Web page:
Will Egypt's New Freedom Force More Women Under a Veil of Brutality?
by Phyllis Chesler
Islamism seems to be winning the day in the Middle East and in central Asia. Today, the Obama Times has a highly sympathetic article about how shelters for battered women as well as for women who are at risk of being honor murdered are themselves "under siege." The shelters are seen as encouraging forbidden female flight and independence and as exposing and tarnishing Afghanistan's reputation.
According to Amina Afzali, a member of a new government commission,"there [are] cases where women needed protection but [she] was upset about the shelters' high profile in discussing abuse." Afzali found it "grating" that Time magazine featured child bride Bibi Aisha on its cover; her husband had hacked off her nose after she tried to run away from home. Such publicity "humiliates us in the eyes of the world."
In 1937, the British traveler Rosita Forbes visited Afghanistan. In From Kabul to Samarkand, she wrote: "Afghans are peculiarly afraid of criticism." She found Afghan men utterly charming and unaffected—and yet they lived "as martyr(s) to their own fear of criticism."
Little has changed. Today, President Karzai's government has decided to placate the Taliban by putting the fate of desperate Afghan runaways back into the hands of their families or at least into the hands of the pro-Taliban government.
This otherwise useful news reportage provides absolutely no political analysis of the situation or of the way in which both Islam and Islamism negatively affect the lives of Muslim women. And, the op-ed pieces, usually by Nicholas Kristof, that do feature stories about the abysmal plight of women in the Muslim world, also draw no political conclusions about the nature of Islam, Islamism, sharia law, or about its stealth jihadic presence in the West.
Last week, The (Obama) New York Times also described a disturbing scene in Baghdad:
At the foot of the stage is a piece of scripture:
According to the Times, one Iraqi father brought his wife and daughters to see the stage because "everyone has forgotten about God, and they say that this is progress. Well, I call it depravity."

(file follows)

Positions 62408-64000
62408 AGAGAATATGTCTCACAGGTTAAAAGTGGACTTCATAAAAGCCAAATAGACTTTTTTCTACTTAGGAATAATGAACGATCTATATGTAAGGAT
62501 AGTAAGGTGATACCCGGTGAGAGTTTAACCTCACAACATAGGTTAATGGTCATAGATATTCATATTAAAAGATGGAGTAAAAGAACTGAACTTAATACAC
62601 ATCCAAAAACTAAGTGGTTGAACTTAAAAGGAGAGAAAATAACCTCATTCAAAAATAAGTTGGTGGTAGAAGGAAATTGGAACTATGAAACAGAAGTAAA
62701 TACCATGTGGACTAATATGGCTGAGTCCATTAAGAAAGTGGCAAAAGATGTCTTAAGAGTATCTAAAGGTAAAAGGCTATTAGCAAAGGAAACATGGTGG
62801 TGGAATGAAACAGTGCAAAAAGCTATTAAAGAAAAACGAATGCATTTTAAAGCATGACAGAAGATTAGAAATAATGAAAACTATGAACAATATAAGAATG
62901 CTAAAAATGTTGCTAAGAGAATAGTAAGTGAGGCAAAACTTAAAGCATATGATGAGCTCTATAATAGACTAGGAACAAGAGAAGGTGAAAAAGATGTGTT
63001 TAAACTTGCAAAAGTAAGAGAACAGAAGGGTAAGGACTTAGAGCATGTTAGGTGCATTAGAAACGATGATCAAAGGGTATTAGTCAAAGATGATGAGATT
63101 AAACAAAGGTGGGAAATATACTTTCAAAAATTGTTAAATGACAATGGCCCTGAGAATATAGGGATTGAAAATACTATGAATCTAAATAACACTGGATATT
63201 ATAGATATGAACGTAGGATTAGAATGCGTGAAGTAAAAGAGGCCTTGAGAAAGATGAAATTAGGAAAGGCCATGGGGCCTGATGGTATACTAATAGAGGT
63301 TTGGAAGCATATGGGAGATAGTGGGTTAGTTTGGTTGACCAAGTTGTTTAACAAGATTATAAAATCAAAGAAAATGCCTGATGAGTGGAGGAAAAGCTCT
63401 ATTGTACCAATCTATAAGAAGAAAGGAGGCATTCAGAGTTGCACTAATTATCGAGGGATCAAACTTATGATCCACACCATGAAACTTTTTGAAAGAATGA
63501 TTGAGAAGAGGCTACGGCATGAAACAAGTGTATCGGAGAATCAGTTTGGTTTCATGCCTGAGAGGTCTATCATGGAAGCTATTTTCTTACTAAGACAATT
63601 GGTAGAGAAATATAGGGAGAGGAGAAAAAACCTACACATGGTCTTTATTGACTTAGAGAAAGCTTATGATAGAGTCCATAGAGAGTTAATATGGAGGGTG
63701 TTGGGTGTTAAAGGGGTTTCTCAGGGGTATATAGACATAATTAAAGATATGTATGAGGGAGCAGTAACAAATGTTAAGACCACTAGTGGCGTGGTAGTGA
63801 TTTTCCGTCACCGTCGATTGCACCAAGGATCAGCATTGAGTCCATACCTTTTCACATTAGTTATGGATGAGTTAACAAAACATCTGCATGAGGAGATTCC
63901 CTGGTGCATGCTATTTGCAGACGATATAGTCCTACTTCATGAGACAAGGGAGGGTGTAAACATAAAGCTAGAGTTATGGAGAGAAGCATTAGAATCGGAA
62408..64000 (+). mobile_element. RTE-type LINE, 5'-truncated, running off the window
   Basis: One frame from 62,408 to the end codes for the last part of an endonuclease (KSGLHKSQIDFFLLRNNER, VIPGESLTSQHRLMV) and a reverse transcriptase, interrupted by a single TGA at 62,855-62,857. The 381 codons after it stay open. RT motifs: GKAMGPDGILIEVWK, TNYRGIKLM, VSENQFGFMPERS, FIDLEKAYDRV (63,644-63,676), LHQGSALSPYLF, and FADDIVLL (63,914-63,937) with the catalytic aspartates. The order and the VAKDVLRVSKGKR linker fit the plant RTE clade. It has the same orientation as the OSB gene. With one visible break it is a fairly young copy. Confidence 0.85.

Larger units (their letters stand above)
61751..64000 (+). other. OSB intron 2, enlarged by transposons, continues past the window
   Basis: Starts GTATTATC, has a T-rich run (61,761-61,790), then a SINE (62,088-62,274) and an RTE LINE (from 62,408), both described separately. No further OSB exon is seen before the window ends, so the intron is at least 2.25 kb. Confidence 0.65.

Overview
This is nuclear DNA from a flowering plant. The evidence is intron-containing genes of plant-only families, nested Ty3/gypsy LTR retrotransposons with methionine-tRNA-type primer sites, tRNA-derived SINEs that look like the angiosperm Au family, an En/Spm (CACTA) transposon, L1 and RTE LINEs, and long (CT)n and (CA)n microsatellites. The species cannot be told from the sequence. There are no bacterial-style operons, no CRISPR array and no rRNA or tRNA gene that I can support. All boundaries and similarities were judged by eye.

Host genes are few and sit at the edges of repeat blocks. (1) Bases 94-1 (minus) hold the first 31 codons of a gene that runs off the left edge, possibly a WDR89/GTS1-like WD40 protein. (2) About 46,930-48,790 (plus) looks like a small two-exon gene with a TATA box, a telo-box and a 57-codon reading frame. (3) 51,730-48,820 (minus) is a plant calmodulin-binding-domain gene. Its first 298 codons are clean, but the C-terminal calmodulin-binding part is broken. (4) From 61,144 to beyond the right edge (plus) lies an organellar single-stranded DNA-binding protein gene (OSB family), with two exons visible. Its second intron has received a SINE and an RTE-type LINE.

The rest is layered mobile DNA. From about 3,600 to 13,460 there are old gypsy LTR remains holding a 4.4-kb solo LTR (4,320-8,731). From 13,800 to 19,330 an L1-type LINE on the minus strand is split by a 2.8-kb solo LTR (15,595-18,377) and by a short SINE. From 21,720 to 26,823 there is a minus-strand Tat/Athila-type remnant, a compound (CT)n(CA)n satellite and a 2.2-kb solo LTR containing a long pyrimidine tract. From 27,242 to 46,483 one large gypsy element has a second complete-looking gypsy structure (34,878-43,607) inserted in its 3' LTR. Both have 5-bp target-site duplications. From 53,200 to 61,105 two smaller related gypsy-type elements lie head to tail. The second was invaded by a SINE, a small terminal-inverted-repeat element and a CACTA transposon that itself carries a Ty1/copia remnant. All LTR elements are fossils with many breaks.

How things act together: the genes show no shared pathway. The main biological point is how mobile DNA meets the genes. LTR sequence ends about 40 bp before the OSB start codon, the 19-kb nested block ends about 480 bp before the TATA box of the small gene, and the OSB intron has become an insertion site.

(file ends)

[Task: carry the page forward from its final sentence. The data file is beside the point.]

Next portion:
I do not mourn the passing of Saddam Hussein. Nevertheless, under his brutal and corrupt tyranny, modern Western-style gains for women did take place. True, this did not help the women who were routinely kidnapped and gang-raped by Hussein's sons and cronies and not for the dissidents who were routinely tortured and murdered. However, the Islamic Republic of Iran tortures and murders even more brutally.
Educated women in Iraq agree that "religious parties are on top right now." As we have seen in the photos and videos of female faces in Tahrir Square, Egyptian women are also wearing heavy hijab and even niqab. This is also the case in Gaza and on the West Bank, and of course in Saudi Arabia and throughout the Arab World.
According to one Iraqi woman, "the pressures to cover…[are] getting stronger and uglier. Men who used to flirt now use nasty words." The fact that so many Muslim girls and women are "covering" does not mean that they are freely choosing to do so but that they do not wish to be berated, beaten, or honor murdered.
Islam and Islamism is traditionally a culture that blames women for male lust—something that the Catholic inquisition in Europe did; it was the basis upon which the Church burned an estimated nine million women over a period of three centuries as witches. The Inquisition believed that women were guilty of arousing male lust, causing male impotence, falsely accusing men of rape—and oh yes, of causing drought, famine, and other natural disasters. Just read the Malleus Maleficarum, it's all there.
One young Iraqi man is quoted as saying:
Allow me to predict the intensification of woman battering and honor killings of those girls and women who show too much hair, too much flesh, too much ankle, and perhaps anything more than their eyes, if even that.
I fear that such misogyny is coming our way soon. Clearly, Muslim women are heavily veiled all over Europe and are increasingly heavily veiled in Muslim-majority areas in the United States and Canada and on many university campuses. As I have argued in my piece in Middle East Quarterly, peer pressure and threats of beatings or of honor murders create a climate of coercion in which no woman can truly choose whether to veil.
Meanwhile, the New York Times and other mainstream media steadfastly refuses to draw any political conclusions from its own news stories and refuses to cover Muslim forced veiling and Muslim honor killings in North America.
Even as Britain's David Cameron, France's Nicolas Sarkozy, and Germany's Angela Merkel are proclaiming that "multiculturalism" and multicultural relativism have failed in their countries, the American mainstream media and professoriate still refuse to draw any conclusions about the superiority of American freedom for women and the profound danger that Islam and Islamism, as currently practiced, as well as Muslim Sharia law pose both for women and infidels.
What else can we expect given that last April,"Obama banned use of the terms 'jihad,' 'Islamic terrorism' and 'radical Islam' in US government documents." Obama has also ignored the danger that the Muslim Brotherhood poses both to Egypt and to America.
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